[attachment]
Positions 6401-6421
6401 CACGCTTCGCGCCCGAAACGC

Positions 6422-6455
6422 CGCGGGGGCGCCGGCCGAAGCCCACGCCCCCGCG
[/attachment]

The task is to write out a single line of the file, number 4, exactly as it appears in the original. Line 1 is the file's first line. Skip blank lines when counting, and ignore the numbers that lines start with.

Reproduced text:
6422 CGCGGGGGCGCCGGCCGAAGCCCACGCCCCCGCG